Adding Epilepsy and how it has changed things for my beautifully complex child

It’s quite a bizarre feeling when a medical professional finally tells you what your gut already knows. I mean if you already know it why does it still send your stomach into knots, make your head feel like it will explode and fill your eyes with tears? Maybe knowing something inwardly but hearing it outwardly isnt quite the same.

Whatever it is, the day I finally heard the medics say my son has epilepsy was just like that.

It shouldn’t have been a shock, but hearing it still made me numb.

I should have been prepared, but hearing the words still felt unreal.

I had already googled it so many times so why did I suddenly google all over again when I heard it ‘officially’, desperately believing that the information I read would somehow be different?

Knowing something inwardly doesn’t ever prepare you for hearing someone else say it after all.

So my son has epilepsy.

It’s not like this is his first ever diagnosis. He collects diagnosis like some people collect coins or stamps. He’s a beautifully complex child who already has a list of conditions that would scare even the monsters under your bed! Severe autism, severe learning difficulties, neurofibromatosis type 1, microphthalmia, Persistent Hyperplastic Primary Vitreous, optic glioma, global developmental delay and now epilepsy. It’s a mouthful. We tend to shorten it to ‘isaac’ and we encourage everyone else to do the same.

So here he is.

Isaac. My beautifully complex son who now has epilepsy.

Despite so much against him Isaac had been doing well, though I guess that always depends on what you mean by ‘well’. He was attending school, he was eating and drinking and, now and again, sleeping. He was happy, energetic and full of life…until March this year.

I didn’t see it coming. Yes he has had minor seizures, or episodes before. He has been having absence seizures for years and had EEG’s several times. He has, like all children, caught various bugs and minor illnesses but despite the fact he has no speech at all I could tell right away when he woke on the 4th March that something was seriously wrong. In fact I had to wake him that morning which I can’t remember ever having to do. He spend the day like this, only walking to have what I knew was some sort of seizure then sleeping again.

I sought medical advice. I was told it ‘probably won’t happen again’, except it did. Again and again in fact. Each time lasting longer, adding more adjectives to describe what was happening and scaring us all more.

Until finally in July this happened.

One minute Isaac was sitting eating breakfast, the next he collapsed unconscious onto the floor, his whole body tense and writhing and his arms and legs shaking uncontrollably. A three and a half minute tonic clonic seizure. A four hour sleep followed by a second three minute loss of consciousness, rigid body and shaking.

And so we added epilepsy to his complex needs. We added medication that week too.

Medication has been awful. If we thought the epilepsy was bad the medication was even worse! My son became a shell of his former self, lost deep in a world of lethargy, nausea, confusion and distress.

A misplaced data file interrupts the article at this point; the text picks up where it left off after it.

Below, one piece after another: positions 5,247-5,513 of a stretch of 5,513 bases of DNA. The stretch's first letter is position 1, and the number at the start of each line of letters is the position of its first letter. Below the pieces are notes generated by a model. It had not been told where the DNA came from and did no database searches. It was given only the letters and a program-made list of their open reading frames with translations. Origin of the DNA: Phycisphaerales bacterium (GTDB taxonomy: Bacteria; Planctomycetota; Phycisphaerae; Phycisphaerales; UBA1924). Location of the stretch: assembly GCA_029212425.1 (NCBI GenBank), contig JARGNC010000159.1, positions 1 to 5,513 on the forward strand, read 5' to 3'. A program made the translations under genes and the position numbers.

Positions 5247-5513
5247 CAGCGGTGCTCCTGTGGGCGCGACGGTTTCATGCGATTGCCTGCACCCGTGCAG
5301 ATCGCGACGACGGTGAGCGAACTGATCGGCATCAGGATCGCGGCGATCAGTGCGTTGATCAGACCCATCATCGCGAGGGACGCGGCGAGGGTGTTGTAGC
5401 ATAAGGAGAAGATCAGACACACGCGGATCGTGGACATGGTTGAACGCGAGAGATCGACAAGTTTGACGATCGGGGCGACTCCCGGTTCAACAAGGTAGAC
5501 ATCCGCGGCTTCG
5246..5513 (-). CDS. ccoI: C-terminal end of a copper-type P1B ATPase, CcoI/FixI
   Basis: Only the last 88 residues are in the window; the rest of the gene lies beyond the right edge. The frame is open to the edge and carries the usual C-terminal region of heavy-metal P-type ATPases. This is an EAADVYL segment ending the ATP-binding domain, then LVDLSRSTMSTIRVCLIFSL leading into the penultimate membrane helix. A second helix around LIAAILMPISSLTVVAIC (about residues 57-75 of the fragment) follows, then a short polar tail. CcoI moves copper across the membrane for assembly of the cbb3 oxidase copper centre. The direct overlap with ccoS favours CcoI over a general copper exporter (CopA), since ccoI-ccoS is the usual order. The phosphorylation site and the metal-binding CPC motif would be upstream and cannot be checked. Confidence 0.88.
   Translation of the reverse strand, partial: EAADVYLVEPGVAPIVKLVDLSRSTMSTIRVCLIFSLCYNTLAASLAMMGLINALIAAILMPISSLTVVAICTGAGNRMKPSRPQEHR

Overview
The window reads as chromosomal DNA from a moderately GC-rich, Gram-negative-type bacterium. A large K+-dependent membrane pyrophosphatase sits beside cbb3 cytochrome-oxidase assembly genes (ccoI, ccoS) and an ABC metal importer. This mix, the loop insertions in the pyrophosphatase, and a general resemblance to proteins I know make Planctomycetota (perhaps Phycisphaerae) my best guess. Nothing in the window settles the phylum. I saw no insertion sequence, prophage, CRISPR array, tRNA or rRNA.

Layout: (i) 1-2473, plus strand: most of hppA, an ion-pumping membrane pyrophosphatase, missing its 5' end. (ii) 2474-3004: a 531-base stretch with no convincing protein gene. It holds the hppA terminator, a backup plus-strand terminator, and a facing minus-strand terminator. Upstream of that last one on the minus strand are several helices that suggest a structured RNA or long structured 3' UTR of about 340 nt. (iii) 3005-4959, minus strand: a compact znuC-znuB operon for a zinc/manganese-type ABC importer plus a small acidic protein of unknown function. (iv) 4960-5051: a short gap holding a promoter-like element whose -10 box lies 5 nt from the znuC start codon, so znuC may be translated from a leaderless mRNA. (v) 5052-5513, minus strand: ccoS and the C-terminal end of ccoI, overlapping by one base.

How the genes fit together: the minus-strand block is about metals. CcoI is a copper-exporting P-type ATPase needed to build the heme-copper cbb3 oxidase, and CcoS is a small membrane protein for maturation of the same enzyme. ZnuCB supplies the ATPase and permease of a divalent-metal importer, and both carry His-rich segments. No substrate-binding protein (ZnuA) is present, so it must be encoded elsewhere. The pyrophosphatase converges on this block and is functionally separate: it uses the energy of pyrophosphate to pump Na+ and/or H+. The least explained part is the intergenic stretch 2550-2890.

I was told ‘it will pass’. It didn’t.

So we stopped that medicine and started another. This time he is more alert but the lethargy, agitation and mouth ulcers have caused him so much distress. It’s utterly heartbreaking.

He’s not at school much.

He’s not doing much.

He’s not eating much.

He’s not really interested in much.

Life is one huge effort for him right now.

Adding epilepsy to my beautifully complex child has not been easy; thats an understatement.

And the hardest part of all of this is he can’t understand what’s happening at all and I can’t explain.

I have never felt so helpless as I do right now.

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11 thoughts on “Adding Epilepsy and how it has changed things for my beautifully complex child

  1. I am sorry to hear that Isic now has epilepsy. I guess hearing something out loud makes it all the more real somehow. Hopefully, this new medication will keep him more alert and he will eventually be back to his normal self. Huge hugs xx

    Liked by 1 person

  2. Stay strong Miriam. The hardest part of all this is that Isaac doesn’t understand why and what is happening to him. In times like this just love bomb him. He will recognise that and it will give him comfort. When adding new medication I always try to keep everything painfully the same so my son gets comfort knowing not everything is changing whilst his body might feel like it is. His world is still the same.

    Liked by 1 person

  3. Miriam it’s just so unfair, I’m so sorry to read that Issac has been having seizures, I know I have found Ciarans epilepsy diagnosis as hard to come to terms with as his autism one, he was 9 when we received it, Ciaran seizures are nocturnal tonic colonic so little sleep for me, but as you said the side effects of the medication are horrible we only started on it last Christmas have been awful, for at least 6 months it was like I had a different child, hugs to you all xx

    Liked by 1 person

  4. I’m so sorry that you and your son are experiencing this. It must be extremely painful for you, as his Mum. It must be confusing and well, miserable for him to endure.
    Your story and his photos really touched my heart. My thoughts probably aren’t new or very helpful, but I just wanted to say that you’ll be in my prayers.

    Liked by 1 person

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